Niagara Gazette — In a very special place wrapped in twinkling lights and festive holiday decor, a devoted man with a sparkle in his eyes and filled with the spirit of the season, crafts lovely gifts and carefully restores precious artifacts.
Throughout his little community there are about a dozen helpers, deeply immersed in sharing the spirit of Christmas, but the story they celebrate is not so much about a jolly old elf but instead what many believe is the true meaning of the holiday, the birth of the baby Jesus in the manger.
Fr. Julio Ciavaglia, whose workshop is crowded with stained glass projects, chipped statues and broken religious items, is director of Our Lady of Fatima Shrine in Lewiston, which is decked out for the annual Festival of Lights, home to a collection of artwork and artifacts which are available for sale there, not just during the annual holiday festival at the shrine but throughout the year.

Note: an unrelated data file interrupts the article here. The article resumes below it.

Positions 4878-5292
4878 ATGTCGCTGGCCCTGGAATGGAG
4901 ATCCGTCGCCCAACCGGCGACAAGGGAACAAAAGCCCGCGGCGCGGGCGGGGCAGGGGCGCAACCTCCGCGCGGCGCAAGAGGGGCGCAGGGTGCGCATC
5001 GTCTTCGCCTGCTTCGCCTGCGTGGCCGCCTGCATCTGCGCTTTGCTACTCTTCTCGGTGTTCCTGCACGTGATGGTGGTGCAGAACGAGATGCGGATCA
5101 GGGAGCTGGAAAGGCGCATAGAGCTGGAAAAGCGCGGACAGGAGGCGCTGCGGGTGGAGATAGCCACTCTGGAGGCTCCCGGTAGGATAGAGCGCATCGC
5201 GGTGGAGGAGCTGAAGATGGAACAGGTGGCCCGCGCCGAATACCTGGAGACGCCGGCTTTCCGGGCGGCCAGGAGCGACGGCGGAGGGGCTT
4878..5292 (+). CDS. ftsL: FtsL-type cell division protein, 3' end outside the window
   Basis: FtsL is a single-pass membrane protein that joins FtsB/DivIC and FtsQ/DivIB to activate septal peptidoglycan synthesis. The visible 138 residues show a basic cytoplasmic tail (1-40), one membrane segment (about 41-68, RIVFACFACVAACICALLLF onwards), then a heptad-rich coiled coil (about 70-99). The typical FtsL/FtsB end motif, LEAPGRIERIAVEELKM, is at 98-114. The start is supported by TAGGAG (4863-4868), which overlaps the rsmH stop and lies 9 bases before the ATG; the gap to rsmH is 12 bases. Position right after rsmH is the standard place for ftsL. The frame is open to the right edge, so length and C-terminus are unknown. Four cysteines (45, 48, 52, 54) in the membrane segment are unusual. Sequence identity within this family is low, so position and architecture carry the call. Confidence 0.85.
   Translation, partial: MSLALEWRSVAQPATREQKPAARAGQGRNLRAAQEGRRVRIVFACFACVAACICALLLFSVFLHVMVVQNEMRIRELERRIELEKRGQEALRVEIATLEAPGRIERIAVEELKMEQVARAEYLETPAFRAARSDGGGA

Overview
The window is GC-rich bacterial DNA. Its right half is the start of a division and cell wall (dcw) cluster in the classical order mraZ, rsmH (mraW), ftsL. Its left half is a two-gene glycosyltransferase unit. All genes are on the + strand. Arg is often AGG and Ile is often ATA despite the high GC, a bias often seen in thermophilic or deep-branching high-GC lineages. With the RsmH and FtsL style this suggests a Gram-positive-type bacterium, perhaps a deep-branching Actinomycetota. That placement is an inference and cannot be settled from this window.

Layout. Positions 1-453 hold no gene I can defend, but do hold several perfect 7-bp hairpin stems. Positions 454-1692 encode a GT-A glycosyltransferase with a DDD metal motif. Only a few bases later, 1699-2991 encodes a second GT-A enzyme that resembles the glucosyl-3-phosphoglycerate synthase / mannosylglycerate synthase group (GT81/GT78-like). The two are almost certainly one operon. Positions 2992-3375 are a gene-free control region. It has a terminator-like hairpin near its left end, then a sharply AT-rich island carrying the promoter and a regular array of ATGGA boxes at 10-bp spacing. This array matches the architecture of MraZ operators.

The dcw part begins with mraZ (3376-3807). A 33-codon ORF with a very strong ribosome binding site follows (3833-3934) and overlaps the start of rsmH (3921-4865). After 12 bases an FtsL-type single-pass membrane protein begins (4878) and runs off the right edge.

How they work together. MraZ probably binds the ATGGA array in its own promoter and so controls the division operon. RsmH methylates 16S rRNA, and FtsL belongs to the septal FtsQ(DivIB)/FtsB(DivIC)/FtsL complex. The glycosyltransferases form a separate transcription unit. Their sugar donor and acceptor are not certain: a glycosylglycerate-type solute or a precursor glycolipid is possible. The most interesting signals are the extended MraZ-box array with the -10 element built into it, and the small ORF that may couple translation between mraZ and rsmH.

The Barnabite priest, born and raised in Niagara Falls, started his renovation experiences at the shrine as a young man when his mother brought him in to help restore donated items there. Around that time, a calling to the priesthood won over art school and he joined the Barnabite fathers who oversee the shrine. The Barnabites sent him to Italy for four years where he came to understand how spritual artifacts help to make the faith visual.
“When you live in Rome for four years you fall in love with old art,” he said.
Eventually, the priest came full circle back to the region, and has been director of the shrine for the past 25 years where he initiated the Festival of Lights. His job - to keep people coming - has been made increasingly difficult of late.
“We’re hurting because of the economy and because of the border,” he said, noting that border restrictions have cut attendance by more than half.
“Most of our visitors come from Canada,” he noted, adding that in Canada there are many large ethnic Christian groups and “they have it in their blood to go to a shrine. To them it’s a pilgrimage.”